America's solution to this dilemma-a solution that Lord Acton views as wise and effective-was twofold: first, there is the system of checks and balances embodied in the separation of powers (he was especially enamored of the power of the courts to hold the other two branches in check); second, there was the citizenry's constant vigilance exercised through frequent elections to both test the government's power and, if necessary, change its personnel or policies. Alexander Hamilton, in Federalist No. 70, first enunciates specifically the duties of the polity under the proposed Constitution to protect both itself and the country:

               The ingredients which constitute safety in the republican sense are a
               due dependence on the people, and a due responsibility.

     This theme is iterated often by the authors in First Principles and is repeated in various texts herein because of its paramount import. No matter how well our systems and institutions are designed, no matter how precise and pointed our laws, those who participate in and those who benefit from these systems need to recall that the primary check against public abuse of any type is a political one. Vigilance and action are required if these democracies are to work in the manner contemplated. If the people are not watchful, then, by default those


in power will exercise diligence for them with almost invariably predictable results.  
     Because his ideas were not willingly embraced during his lifetime Lord Acton considered himself both an intellectual and professional failure. Nowadays, however, his insight, foresight, and methods are universally embraced in a world that enjoys more freedom than it otherwise would were it not for his intellectual contribution. Reading these essays and watching Lord Acton develop the foundation for assessing history as more than just facts is a valuable exercise in today's world where moral relativism is undermining our ability to form valid or practical opinions about our social and political foundations and interactions.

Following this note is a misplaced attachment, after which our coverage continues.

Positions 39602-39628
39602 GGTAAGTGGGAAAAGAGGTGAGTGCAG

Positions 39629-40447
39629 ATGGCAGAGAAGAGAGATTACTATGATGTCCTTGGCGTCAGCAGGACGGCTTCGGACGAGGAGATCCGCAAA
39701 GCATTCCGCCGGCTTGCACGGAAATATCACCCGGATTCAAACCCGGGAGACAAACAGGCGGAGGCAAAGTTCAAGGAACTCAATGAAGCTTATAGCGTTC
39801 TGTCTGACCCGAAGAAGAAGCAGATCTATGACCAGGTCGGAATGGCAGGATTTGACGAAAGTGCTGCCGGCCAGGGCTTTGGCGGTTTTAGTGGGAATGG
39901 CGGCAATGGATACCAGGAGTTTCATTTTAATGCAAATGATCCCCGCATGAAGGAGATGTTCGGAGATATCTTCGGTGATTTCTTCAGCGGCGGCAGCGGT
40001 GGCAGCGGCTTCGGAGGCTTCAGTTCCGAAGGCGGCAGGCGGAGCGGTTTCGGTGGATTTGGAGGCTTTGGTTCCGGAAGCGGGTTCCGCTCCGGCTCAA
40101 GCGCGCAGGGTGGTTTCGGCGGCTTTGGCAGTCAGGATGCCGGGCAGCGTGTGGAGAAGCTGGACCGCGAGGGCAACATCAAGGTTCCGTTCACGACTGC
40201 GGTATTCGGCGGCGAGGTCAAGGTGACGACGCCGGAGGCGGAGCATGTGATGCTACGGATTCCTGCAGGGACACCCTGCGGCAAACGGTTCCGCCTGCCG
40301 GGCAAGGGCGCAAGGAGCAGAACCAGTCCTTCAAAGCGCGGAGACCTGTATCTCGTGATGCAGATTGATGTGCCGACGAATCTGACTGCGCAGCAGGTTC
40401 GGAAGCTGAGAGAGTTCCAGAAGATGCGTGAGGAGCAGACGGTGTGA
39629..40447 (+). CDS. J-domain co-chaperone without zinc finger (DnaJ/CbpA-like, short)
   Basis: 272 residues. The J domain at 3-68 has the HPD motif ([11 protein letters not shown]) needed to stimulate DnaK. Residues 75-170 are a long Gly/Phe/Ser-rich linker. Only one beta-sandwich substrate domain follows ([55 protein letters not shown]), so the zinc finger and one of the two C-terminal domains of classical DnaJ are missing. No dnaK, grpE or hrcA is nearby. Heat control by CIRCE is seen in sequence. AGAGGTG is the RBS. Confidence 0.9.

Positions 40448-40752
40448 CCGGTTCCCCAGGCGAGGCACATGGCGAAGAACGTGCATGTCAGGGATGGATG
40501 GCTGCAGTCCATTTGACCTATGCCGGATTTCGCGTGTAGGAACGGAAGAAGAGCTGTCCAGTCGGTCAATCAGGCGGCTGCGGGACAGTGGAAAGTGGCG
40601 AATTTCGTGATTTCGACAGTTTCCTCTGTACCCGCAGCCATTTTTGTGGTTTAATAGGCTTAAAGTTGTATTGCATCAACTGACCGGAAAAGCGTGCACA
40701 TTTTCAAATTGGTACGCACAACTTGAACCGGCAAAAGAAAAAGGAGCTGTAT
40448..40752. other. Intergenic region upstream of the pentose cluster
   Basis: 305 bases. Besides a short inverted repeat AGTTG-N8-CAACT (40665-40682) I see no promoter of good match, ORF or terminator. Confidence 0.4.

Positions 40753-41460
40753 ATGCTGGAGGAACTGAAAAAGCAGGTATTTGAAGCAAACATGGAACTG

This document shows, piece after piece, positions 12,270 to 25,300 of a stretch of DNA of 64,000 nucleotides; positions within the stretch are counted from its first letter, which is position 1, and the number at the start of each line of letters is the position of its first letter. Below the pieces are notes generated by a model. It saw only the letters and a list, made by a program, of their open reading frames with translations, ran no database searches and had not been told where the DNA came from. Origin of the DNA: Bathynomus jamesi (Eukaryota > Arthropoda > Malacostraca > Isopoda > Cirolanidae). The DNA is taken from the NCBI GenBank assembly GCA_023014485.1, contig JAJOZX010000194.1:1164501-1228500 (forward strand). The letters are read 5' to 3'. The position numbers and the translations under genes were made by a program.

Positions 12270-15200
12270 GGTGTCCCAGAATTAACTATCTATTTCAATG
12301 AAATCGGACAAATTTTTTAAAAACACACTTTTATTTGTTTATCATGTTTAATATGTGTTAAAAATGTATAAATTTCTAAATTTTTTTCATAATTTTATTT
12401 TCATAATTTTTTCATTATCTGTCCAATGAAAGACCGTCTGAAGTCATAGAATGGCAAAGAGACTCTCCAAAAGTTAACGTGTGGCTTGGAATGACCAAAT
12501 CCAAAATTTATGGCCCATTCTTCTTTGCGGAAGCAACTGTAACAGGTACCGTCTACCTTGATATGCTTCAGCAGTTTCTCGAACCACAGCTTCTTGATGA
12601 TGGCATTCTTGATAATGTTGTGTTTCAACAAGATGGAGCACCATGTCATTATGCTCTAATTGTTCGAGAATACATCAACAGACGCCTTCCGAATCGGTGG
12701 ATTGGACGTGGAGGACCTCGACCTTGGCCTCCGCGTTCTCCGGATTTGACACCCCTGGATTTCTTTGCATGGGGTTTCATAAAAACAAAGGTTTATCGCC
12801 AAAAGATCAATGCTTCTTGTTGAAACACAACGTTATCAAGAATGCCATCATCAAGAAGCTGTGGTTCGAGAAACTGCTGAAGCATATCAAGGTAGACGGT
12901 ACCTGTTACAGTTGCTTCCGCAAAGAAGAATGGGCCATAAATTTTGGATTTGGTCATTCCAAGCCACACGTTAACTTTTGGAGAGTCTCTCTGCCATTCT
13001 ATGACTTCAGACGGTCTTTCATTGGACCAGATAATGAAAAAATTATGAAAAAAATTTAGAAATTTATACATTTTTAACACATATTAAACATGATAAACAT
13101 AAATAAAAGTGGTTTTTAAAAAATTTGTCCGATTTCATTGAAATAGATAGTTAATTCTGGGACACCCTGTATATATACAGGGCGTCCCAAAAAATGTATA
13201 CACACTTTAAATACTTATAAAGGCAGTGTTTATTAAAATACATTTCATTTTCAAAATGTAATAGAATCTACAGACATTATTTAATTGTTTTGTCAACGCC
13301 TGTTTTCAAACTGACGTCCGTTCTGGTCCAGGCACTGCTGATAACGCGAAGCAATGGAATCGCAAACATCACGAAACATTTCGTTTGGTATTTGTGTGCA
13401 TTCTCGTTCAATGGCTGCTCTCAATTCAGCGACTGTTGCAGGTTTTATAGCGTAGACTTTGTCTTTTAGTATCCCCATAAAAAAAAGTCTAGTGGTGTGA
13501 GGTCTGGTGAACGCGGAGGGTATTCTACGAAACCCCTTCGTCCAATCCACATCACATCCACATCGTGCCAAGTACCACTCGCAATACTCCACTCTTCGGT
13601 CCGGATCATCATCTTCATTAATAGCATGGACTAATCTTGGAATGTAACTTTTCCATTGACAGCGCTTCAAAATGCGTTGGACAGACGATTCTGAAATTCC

About the Book
In addition to the essays themselves, the Liberty Fund's presentation of Lord Acton's writing contains several shorter pieces that are either reviews of contemporaneous publications or accounts of concurrent events. The reader is advised to focus on particular sections of this book for an understanding of what Lord Acton's writings bring to our comprehension of liberty. Obviously, the remaining sections may be read as well, but they are not necessary to complete the essential picture of this author's contributions. The most relevant pages are: 2-97, 189-367, 377-88, 409-33, 505-30.

About the Author
John Emerich Edward Dalberg-Acton was considered by many to be the most educated man of his era. He was both an historian and a political philosopher. Born of English parents in Italy in 1834, he was educated in Germany and England. He never earned a formal degree because, as a Catholic, he was barred from English universities. His faith initially played a strong part in guiding his career. He later broke with the church politically, though not religiously, because he felt it was too mired in both the past and the idea of papal infallibility. He was the founder and editor of two widely read periodicals in which his views appeared. He wrote and commented on history and social progress throughout his life as an essayist and reviewer. In his later years, he became a professor at Cambridge University, an institution from which he had been barred as student forty years earlier because


of his Catholicism. Lord Acton was a member of Queen Victoria's court though he was also elected to Parliament for a short time in the 1850s. He acted as a personal advisor to Prime Minister William Gladstone (elected British prime minister four times between 1868-1894) and helped guide Gladstone's liberal programs (using the classical European definition of the term "liberal"). Lord Acton died in 1902.